We Graduate...

We Graduate…

And We Fight Back!

And We Fight Back!

So, You Mean I’m NOT Crazy?!

1 May

This week in my web searching, I stumbled across a couple of new WordPress blogs by the names of “Black Girl Thinking” and “Black Stereotypes”. Now, I have my own qualms with the choice of title for either of these blogs, but the content of them, is well, perfect! Sometimes, as a black woman in America, I feel a little bit crazy, just a little bit. Someone may make a racist comment, be sexist towards me, be sexist in general, objectify me, exoticize me…something will happen, and I will deny myself the right to call their actions into question. I will tell myself, “well, maybe they really have never seen a black person before”, or “it’s possible that they really didn’t know that black women could have long natural hair”. I will tell myself these things out of habit. I will tell myself these things to make myself feel more comfortable with the fact that that person is wrong in their actions, or their comments, or their beliefs. BUT, every so often, I encounter another person who can affirm what I feel, who knows I am not crazy in my feelings. I did not read every post on these two blogs. I am not saying I completely agree with every post, but these people know what they’re talking about. I can appreciate that. Visit their blogs to see for yourself!

http://jesuiss.wordpress.com/2012/11/27/black-stereotypes-fried-chicken/

http://blackgirlthinking.wordpress.com/2012/02/01/dear-black-man/

Look at me. NO. Really LOOK at Me..

26 Apr

This woman only scratches the surface of day to day stereotypes black women face. She only scratches the surface of the hurt we feel on a day to day basis because of these stereotypes…. You may have watched this video in disbelief, shaking your head surprised that anyone could ever make such awful assumptions, but if you have friends, family, aquaintances or if you are one who has ever said these things, or thought them, you are just as guilty.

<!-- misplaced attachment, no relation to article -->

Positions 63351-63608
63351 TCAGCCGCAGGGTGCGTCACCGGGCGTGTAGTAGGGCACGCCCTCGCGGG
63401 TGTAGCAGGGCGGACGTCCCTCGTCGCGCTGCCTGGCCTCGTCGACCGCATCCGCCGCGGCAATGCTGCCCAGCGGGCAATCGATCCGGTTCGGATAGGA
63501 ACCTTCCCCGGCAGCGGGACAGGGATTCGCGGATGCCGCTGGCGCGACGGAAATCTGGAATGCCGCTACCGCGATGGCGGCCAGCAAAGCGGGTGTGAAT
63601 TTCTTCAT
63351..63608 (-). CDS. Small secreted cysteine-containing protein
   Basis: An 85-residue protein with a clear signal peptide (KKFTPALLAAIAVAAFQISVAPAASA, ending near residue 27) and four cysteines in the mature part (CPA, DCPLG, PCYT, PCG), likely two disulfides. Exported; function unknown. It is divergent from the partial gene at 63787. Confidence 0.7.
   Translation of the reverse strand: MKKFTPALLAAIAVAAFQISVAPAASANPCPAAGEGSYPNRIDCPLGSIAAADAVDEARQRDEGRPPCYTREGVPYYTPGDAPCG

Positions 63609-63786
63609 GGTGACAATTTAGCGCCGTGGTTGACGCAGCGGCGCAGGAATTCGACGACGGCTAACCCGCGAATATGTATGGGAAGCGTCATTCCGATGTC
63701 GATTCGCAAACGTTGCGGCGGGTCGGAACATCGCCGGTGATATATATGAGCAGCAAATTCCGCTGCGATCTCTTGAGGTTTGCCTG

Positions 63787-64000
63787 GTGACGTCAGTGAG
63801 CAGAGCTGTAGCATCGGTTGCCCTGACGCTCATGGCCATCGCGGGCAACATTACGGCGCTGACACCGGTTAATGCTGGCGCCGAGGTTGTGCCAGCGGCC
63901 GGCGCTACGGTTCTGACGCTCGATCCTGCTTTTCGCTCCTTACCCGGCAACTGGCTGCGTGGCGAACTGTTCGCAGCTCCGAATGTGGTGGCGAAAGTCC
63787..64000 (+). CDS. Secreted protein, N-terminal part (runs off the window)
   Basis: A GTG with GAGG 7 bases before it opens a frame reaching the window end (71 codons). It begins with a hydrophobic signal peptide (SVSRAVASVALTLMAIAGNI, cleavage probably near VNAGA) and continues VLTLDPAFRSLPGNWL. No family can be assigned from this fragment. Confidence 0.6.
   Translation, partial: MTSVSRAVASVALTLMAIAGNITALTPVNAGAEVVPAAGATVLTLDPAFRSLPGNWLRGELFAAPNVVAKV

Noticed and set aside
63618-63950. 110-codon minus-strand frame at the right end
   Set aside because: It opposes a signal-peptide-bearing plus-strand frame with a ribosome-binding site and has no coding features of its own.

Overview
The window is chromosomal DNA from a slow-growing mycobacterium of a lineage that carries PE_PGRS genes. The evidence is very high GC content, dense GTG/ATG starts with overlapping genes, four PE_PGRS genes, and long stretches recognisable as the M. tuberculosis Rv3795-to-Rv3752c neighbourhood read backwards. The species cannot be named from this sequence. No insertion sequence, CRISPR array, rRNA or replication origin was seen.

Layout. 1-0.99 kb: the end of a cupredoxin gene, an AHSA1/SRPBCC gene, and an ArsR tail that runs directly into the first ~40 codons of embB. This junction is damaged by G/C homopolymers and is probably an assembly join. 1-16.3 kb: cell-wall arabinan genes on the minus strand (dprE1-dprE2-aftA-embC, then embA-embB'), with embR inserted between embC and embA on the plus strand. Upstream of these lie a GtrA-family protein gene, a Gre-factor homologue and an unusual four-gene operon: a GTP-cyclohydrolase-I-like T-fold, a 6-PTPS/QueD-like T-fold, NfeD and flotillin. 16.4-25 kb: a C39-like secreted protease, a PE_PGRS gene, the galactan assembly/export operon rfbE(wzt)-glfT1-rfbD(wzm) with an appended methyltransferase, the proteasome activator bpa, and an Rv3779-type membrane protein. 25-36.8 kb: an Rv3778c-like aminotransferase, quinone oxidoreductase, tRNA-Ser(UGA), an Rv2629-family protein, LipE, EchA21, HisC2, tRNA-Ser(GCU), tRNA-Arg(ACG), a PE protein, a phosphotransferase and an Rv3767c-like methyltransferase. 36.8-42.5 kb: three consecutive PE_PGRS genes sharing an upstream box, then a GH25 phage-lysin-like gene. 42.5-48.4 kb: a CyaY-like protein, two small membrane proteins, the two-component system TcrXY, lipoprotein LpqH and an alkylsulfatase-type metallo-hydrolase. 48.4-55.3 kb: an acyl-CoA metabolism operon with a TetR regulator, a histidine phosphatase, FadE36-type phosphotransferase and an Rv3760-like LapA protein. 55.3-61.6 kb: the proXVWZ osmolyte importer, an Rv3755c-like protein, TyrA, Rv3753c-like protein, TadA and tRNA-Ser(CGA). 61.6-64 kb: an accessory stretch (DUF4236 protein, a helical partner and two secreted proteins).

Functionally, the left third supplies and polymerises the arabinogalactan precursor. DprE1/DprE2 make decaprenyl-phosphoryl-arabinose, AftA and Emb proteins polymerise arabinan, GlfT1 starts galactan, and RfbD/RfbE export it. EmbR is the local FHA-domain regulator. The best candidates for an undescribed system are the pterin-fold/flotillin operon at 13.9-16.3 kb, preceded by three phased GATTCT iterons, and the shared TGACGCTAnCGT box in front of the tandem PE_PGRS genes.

There is so much information out there created to tell you how a black woman thinks, how she lives, how she works, how she looks. I am here to tell you it is ALL wrong! Look at me, really look at me, and then ask. I will tell you whatever you want to know.

Letter to Little Brown Girls

1 Apr

Dear Brown Girl,

You are beautiful. You are radiant and unique and natural and pure. See how the sun rises as you smile and the rain falls when you’re sad. See how the moon glows in your essence. The world, this world, our world revolves around you brown girl, it just doesn’t know it yet. Hold your hand up to the light. You have a brown all your own. Little brown girl you are unique in that. Vanilla Chai to Caramel to that sweet Dulce con Leche, smooth cocoa brown chocolate , dark chocolate good for every man’s heart, and everything in between. Little brown girl do not be afraid of standing out. Do not try and hide behind a man that uses and abuses your brown; Makeup that lightens your brown, hiding that which God hand crafted, and he saw that it was good brown, creating us in his image brown. Money, that comes and goes. Fear.  It’s somethin’ about fear that makes you lose yourself–makes you forget your brown. Little brown girl always remember who you are, where you came from, and where you are going. Remember your roots, your ancestors: African, Dominican, Puerto Rican, West Indian, Caribbean. Little brown girl remember your hips. Embrace them. Move them to the beat of the congas, the ‘ting of the steel pan. Listen to the talking drum and remember what it tells you, remember the history, so that you can one day, pass that brown on to another little brown girl. The smell of mama frying sweet platanos, coconut tart, and curry on a Saturday morning , a mix all her own, and and dance brown girl! Raise your hands, reach towards the sun and remember all that you have done, and all that you can do. Brown girl, this world is yours, it just doesnt know it yet. Straighteners, perms, texturizers, extensions. Mariposa’s “Broken Ends, Broken Promises — Poem for my grifah rican sister” brown. Shout: